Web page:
The Huskies were in this loss to USC, unlike the defeats to LSU and Oregon. But instead of playing a good half, coach Steve Sarkisian's team needs to play a complete game against top competition.
This game could have been different from the others.
Unlike most Saturdays against the national powerhouses, Washington finally was standing toe-to-toe with a team as good as USC.
Maybe this would be the game that turned everything — the season, the program — around.
Just when you thought it was time to start demanding more from a Steve Sarkisian-coached team, it looked as if they were delivering it.
- Kam Chancellor’s forced fumble and K.J. Wright’s illegal batted ball help Seahawks stop Lions
- Evergreen senior’s death, other player injuries renew football-safety debate
- Many homeowners stuck owing more than their houses are worth
- Our state’s greatest gift to the nation just got canceled
Most Read Stories
On this dreary late afternoon, after falling behind 24-7, this Washington team, unlike the one that lost at LSU and crumbled at Oregon, was fighting back.
Down 24-14 early in the fourth quarter, Washington had second-and-goal from the 3-yard line. The way the defense was playing, if Washington could punch in this touchdown it still had a chance.
And then Keith Price, who is having a sophomore jinx of a season in his junior year, fumbled the ball.
He rolled to his left on a read option, cut up field and was clocked by Jawanza Starling. The hit jarred the ball loose. Starling recovered. And the air escaped from CenturyLink Field.
Washington lost to USC 24-14 on Saturday and, despite the comeback that might have breathed life into the second-and-easier half of the season, it seems as if the time has come to ask more from this program.
“Frustrating loss to say the least,” Sarkisian said. “That’s two consecutive weeks now that we took the field and we didn’t respond good in the first half of the game. When you’ve got good teams and you go in the locker room down it makes it hard to win.”
They didn’t enter the game ready to play and four years is enough time to expect more than Washington is delivering. Four years is enough time to repair the damage left from the Tyrone Willingham years.
As well as Washington played for much of the second half of this loss, this program should be past the stage of moral victories.
This was a game that Washington could have won, maybe even should have won.
If the Huskies had competed for the full 60 minutes the way they did for the final 30 they could have beaten the Trojans.
Four years into the Sarkisian era, we should expect the full 60. Washington should be able to win a game like this, at home, even against a team as good as USC.
But, too often in these show-me games, the Huskies have been shown up. Washington lost by playing a first half that looked like so many other losses over the past four seasons.
The Huskies trailed 24-7 at halftime, giving up 233 total yards to the Trojans in that half.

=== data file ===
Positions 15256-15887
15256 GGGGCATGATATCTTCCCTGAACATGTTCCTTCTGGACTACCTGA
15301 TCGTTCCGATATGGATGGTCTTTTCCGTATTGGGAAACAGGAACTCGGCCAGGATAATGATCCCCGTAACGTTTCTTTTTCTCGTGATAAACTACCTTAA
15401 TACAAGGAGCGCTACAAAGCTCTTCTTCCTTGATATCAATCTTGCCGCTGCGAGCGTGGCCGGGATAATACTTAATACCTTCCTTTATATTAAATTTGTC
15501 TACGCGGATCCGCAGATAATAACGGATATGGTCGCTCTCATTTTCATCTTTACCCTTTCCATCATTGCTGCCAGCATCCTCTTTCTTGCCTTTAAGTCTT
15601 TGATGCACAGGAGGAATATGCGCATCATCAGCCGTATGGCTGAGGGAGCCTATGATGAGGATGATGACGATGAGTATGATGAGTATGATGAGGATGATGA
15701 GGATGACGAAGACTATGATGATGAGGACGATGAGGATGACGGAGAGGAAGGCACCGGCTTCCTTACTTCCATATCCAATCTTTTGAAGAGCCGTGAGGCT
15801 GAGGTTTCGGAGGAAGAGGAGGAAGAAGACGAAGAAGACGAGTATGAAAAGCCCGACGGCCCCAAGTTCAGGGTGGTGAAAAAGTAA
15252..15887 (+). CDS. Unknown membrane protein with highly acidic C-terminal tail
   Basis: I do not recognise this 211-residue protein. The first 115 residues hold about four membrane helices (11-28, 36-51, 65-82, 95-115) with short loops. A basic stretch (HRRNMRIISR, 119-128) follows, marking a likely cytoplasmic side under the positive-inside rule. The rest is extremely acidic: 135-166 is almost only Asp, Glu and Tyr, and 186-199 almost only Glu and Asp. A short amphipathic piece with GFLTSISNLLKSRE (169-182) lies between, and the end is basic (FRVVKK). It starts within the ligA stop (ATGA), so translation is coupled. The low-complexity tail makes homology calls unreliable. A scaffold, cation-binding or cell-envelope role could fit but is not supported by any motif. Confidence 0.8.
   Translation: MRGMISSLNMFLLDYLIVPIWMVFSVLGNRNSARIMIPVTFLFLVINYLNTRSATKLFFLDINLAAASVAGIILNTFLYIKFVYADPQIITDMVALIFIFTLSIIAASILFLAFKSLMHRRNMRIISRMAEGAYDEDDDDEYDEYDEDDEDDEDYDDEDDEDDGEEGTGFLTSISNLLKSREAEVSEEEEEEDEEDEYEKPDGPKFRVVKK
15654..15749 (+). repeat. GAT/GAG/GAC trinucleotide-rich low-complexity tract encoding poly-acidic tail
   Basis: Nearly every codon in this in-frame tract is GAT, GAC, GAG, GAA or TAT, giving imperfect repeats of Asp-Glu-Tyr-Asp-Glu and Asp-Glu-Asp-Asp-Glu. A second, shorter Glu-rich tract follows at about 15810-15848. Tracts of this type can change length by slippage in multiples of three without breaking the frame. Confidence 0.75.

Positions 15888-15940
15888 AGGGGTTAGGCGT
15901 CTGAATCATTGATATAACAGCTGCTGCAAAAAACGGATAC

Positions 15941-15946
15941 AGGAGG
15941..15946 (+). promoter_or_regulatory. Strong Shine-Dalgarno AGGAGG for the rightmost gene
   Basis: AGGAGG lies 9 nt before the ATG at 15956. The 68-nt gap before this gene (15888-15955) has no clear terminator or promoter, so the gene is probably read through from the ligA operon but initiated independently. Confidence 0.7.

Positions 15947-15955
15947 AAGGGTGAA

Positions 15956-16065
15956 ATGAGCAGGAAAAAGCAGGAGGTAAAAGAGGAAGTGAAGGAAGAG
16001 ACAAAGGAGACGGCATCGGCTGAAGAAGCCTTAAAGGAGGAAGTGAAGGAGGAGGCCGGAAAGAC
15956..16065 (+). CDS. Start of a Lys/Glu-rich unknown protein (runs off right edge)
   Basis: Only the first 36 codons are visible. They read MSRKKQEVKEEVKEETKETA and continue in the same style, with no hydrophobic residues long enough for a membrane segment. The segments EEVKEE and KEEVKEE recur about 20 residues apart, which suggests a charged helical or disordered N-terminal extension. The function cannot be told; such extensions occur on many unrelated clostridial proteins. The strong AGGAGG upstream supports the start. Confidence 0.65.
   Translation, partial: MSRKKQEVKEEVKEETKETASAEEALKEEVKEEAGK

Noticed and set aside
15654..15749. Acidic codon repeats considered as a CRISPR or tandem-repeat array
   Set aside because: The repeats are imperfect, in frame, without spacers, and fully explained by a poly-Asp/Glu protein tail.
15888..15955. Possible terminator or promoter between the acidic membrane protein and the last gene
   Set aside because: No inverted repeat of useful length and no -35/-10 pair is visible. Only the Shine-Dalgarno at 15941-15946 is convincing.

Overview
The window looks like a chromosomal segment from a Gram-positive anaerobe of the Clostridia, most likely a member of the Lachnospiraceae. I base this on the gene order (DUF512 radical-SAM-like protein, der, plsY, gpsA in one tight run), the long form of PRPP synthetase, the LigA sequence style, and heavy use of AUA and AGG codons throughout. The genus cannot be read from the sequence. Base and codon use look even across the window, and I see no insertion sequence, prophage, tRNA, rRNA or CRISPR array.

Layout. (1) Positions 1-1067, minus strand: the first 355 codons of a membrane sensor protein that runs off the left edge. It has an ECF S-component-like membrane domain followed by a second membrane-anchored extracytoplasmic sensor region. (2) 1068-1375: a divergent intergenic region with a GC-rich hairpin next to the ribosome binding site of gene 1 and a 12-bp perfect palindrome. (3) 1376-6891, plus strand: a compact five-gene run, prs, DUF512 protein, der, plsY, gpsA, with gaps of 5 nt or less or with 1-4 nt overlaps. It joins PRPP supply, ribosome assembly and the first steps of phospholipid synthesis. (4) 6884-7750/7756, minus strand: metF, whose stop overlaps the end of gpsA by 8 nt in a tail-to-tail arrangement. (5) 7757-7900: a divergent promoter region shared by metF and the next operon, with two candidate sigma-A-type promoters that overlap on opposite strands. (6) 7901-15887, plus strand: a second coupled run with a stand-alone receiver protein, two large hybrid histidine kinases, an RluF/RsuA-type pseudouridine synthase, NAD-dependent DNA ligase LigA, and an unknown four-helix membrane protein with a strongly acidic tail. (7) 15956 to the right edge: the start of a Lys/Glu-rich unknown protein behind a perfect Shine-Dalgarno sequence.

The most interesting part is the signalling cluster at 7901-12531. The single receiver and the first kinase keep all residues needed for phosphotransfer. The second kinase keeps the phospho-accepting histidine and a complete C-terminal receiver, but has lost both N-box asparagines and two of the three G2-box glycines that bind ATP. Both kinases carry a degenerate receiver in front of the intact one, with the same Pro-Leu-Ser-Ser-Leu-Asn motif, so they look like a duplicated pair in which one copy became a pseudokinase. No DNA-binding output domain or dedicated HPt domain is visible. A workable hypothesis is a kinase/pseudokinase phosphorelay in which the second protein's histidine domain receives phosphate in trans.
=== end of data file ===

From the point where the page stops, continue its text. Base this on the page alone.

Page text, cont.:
They buried themselves in too many third-and-longs. They committed penalties like the holding call on Shane Brostek that negated a first down.
They had a punt blocked and returned for a touchdown. They had a pass intercepted and, three plays later, USC converted that turnover into a touchdown.
Less than five minutes into the game, USC had a 10-0 lead and there was a sense of déjà vu.
Things happen swiftly and surely to the Huskies in these show-me games. The script gets repeated. They fall behind early and never find a way back. The games feel like bad movie sequels.
The game plan gets shredded. The running game is abandoned and the deficit mounts with the mistakes.
Last year there was the 44-point loss to Stanford, a 23-point loss to USC and a 17-point loss to Oregon.
This season there already has been the 38-point, no-show defeat at LSU and the mistake-filled 31-point loss a week ago at Oregon.
This time at least, Washington kept a pulse. This time, the Huskies made halftime adjustments that worked. This time, they fought and won the second half.
Desmond Trufant blocked a field-goal attempt that awakened the crowd and the offense.
After the block Price looked more like himself than he has at any other time in 2012. He rolled to his left, had time to throw and drilled a 34-yard strike to tight end Austin Seferian-Jenkins.
Playing with a relaxed rhythm that has been missing, Price completed a back-shoulder pass to DiAndre Campbell for a 21-yard gain. Then he stood strong in the pocket, took a hit from Morgan Breslin after releasing the ball and found Seferian-Jenkins for a 29-yard touchdown.
Washington stayed competitive in this game. The defense shuttered USC, putting pressure on Matt Barkley and snuffing USC’s powerful running game.
The Huskies shut out the Trojans in the second half. They won the final 30.
But when they had to make plays, they made turnovers instead.
They had this last shot of the season at a signature win. But the Huskies didn’t play the full 60.
It’s time to ask for more.
Steve Kelley: 206-464-2176 or email@example.com